"While nobody questions the necessity to protect consumers' rights, the latest draft of the directive is a step too far. Small entrepreneurs and craftsmen, who must visit consumers' homes to assess what needs to be done and make an offer, would be subject to heavy information requirements on aspects that are impossible to predict at such an early stage, for instance the exact cost breakdown and a detailed description of how the work will be performed," said UEAPME Enterprise Policy Director Luc Hendrickx.

"To add insult to injury, they would also see their contracts hanging by a thread for two weeks after the signature, even if their call was solicited by customer in the first place. This is imbalanced and unacceptable," Hendrickx said.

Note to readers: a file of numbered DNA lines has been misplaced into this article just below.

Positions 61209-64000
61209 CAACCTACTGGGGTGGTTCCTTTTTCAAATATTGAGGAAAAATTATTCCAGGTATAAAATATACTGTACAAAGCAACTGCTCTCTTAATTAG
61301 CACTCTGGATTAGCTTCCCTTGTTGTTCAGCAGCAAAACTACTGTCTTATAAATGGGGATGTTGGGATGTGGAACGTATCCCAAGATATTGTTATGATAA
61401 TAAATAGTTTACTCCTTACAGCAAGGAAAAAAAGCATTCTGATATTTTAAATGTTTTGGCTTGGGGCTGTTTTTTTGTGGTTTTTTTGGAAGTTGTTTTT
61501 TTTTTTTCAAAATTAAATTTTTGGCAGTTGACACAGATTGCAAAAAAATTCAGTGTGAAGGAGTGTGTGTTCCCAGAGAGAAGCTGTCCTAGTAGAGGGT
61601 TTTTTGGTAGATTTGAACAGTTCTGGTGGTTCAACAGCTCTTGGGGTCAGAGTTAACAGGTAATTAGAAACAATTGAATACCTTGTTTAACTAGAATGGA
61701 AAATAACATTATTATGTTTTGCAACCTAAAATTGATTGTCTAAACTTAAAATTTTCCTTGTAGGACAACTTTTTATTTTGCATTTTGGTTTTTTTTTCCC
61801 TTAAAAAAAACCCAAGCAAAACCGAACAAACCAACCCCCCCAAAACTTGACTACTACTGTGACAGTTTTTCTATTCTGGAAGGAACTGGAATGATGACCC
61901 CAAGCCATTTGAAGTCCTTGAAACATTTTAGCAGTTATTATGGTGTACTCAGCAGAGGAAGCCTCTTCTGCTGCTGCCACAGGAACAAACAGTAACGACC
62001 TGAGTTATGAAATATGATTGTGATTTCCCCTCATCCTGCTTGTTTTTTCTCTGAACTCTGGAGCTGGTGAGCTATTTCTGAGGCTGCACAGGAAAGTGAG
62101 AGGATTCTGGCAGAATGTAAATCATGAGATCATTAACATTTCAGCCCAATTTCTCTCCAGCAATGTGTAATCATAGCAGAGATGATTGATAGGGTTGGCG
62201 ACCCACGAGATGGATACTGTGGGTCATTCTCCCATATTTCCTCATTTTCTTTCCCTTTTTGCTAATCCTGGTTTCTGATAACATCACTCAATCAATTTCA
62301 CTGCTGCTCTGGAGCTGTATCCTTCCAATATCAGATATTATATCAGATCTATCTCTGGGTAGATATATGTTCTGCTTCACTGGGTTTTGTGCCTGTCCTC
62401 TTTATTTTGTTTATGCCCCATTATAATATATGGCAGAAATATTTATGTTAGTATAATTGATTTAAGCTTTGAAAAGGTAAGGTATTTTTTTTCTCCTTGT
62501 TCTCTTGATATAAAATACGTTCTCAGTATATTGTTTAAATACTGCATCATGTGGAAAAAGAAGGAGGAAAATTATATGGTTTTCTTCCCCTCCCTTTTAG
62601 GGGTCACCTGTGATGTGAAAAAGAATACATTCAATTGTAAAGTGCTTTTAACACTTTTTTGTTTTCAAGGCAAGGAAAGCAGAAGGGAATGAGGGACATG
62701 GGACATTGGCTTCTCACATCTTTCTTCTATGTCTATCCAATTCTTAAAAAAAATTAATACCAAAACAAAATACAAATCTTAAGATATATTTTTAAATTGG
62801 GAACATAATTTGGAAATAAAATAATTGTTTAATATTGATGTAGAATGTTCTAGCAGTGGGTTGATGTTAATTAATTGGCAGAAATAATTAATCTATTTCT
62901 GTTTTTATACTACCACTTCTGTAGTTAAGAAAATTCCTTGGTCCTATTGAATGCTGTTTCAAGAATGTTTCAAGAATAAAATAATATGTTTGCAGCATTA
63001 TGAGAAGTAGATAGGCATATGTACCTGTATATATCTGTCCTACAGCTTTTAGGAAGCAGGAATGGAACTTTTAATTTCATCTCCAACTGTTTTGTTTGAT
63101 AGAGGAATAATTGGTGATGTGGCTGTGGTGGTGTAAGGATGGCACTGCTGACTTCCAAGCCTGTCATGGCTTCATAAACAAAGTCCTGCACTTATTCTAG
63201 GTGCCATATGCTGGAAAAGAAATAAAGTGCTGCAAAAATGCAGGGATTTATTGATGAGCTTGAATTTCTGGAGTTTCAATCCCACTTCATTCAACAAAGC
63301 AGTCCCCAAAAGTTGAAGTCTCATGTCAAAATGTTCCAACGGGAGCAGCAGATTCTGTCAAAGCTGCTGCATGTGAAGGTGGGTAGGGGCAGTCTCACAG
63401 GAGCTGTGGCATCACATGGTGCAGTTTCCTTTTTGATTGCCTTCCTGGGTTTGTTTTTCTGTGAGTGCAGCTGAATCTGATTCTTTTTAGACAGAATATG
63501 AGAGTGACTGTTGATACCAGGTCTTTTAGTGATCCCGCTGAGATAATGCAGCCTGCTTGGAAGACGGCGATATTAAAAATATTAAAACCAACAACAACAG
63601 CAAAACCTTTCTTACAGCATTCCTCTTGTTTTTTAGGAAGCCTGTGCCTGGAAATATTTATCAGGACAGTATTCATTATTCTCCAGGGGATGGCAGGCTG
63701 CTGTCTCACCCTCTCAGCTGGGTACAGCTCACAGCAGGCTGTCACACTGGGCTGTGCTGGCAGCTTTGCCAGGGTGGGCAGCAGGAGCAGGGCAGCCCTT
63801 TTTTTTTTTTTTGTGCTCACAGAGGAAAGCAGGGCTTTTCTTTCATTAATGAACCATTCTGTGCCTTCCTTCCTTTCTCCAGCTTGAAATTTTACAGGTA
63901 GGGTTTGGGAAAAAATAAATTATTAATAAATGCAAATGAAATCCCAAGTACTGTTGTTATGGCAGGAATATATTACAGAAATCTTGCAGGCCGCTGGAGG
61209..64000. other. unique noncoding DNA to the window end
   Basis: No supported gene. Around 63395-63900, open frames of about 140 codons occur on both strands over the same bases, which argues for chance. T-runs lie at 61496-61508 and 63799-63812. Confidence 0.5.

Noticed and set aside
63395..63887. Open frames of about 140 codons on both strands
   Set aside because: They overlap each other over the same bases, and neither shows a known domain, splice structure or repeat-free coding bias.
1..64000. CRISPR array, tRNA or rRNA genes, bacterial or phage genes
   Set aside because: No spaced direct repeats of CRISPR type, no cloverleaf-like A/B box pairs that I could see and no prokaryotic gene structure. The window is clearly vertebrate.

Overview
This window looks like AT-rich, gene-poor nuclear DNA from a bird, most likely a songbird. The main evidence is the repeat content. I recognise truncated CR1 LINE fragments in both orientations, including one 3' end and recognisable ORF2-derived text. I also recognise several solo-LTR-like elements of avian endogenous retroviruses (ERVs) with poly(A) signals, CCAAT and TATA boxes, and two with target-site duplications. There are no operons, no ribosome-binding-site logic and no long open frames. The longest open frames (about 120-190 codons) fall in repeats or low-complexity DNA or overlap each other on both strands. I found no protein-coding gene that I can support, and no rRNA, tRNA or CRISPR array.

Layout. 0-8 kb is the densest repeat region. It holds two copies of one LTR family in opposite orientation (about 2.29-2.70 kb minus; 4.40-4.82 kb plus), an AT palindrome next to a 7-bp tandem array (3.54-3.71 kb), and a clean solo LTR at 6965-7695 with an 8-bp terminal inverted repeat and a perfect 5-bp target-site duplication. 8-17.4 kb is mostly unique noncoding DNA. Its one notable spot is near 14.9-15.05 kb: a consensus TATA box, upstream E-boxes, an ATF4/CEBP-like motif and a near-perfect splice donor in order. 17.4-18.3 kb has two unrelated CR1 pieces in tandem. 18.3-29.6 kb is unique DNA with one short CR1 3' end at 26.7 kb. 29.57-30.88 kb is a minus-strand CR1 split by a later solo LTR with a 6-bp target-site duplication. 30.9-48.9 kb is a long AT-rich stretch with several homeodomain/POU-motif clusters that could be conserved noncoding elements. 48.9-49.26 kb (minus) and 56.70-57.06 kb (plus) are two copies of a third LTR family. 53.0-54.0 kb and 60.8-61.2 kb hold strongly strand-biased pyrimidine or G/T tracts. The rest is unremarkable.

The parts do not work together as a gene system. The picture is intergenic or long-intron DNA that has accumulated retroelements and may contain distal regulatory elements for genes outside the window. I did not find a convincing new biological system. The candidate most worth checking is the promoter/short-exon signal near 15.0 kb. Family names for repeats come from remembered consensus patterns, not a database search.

"Under the current text, small entrepreneurs and craftsmen would be discouraged from visiting consumers' homes. They would begin charging more for their services to cover the costs associated with 'off premises contracts', and most would only start working on the order after the two weeks withdrawal period to minimise the risks. Consumers would be worse off due to less choice, higher prices and longer delivery times. We hope that the Council will understand what is at stake and insert a clear distinction between solicited and unsolicited contracts to avoid this scenario," he concluded.

At present, the contractual rights of EU consumers are set out in four separate directives on unfair contract termssales and guaranteesdistance selling and doorstep selling respectively. These date from the 1980s and 1990s, while many EU countries have since adopted stricter rules themselves.